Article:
2. As a candidate, a one-way video interview can deter a potential employee from the job. It is impossible to learn more about the position or the company. It can make a candidate feel undervalued in the interview process.
  3. As a candidate, apparently employers can 

    How I imagine the HR managers reacting to my multiple retakes.

    watch each take you record, even if you re-record! Imagine my reaction when I found this out after re-recording each answer about four times until I got the perfect response down! I tried my best to sound natural in my answers, however, now they will know each “natural” decision I made was rehearsed in my previous takes. (Hopefully this can be seen as caring a lot about the position and not OCD).

  4. For employers, they can wrongfully judge a candidate. Some people do better avoiding face-to-face interactions, which may show in later stages of the interview process, however, through a video interview they can avoid telltale signs.

As you can see, through my experience I was able to find more cons than pros in the one-way interview process. Yes, it was convenient, but overall I would have respected the company’s recruiting process more had there been an actual person on the other end engaging in conversation with me.

I would love to hear your guys thoughts or experiences on the one-way interview process. Are there any pros and cons I forgot to consider?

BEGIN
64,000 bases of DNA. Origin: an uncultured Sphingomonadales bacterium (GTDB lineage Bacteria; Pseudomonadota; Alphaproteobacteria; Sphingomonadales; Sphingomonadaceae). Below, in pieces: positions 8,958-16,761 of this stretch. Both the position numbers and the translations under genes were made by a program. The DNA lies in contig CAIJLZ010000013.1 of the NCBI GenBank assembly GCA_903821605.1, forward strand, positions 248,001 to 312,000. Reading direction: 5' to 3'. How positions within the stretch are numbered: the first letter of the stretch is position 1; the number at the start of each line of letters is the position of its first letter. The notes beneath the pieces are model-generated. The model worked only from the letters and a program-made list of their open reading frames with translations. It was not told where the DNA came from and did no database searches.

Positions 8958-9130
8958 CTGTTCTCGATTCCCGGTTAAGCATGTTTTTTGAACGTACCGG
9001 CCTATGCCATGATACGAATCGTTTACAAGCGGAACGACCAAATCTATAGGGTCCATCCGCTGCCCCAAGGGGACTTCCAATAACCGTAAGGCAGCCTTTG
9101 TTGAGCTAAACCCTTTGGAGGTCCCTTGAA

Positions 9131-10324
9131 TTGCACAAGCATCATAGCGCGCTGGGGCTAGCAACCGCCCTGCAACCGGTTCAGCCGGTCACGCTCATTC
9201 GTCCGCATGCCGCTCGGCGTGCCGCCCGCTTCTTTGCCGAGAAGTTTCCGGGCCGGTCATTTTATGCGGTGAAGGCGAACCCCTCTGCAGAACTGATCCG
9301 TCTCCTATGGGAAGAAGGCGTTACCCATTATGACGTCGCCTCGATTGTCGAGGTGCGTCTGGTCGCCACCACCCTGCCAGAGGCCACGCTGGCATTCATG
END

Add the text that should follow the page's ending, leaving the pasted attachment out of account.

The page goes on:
Let me know your opinions, as I’m sure this will not be the last time someone in our class encounters a slightly awkward online interview!





  1. profgarbusm · ·

    Hi Tara,
    Just wanted to say that I agree with almost 100% regarding all the pros and cons of one way interviewing. I actually just had my first with FSM a few weeks ago, and it felt very disconnected and awkward. I was not able to feed on my interviewers body language and it just left me feeling very strange. While I definitely understand from a business perspective doing such a thing, it does make me (as a candidate) feel slightly less appreciated and has definitely generated some negative connotations for the company!

  2. oliverhowe14 · ·

    This is super relevant as I literally just finished a one way video interview about ten minutes ago. It was super awkward, I had no idea if what I was saying was what they wanted to hear of if I was rambling or whatever. I understand that it is a convenience thing, but I wasn’t a fan of it. I have done a Skype interview before, and it felt pretty normal. Hopefully the world moves more towards Skype or video chat than towards these awkward one way video interviews.

  3. addisonBC2018 · ·

    Tara – I found this post extremely relevant because I just had a video interview last week, and it was painfully awkward! While I do think it can be a time efficient screening process, ultimately I think it won’t show enough personality for an employer to gauge if they want the candidate to move on to the next round. I think a 10-minute phone screening with a recruiter can tell infinitely more about a person and their potential at a company than some awkwardly rehearsed responses to standard questions. Great post!

  4. Lucy Wilson · ·

    Great post, Tara! I think this comes at a really great time, considering many companies are switching to this practice exclusively, especially for first round interviews. To your list of “pros,” I would add three of my own thoughts.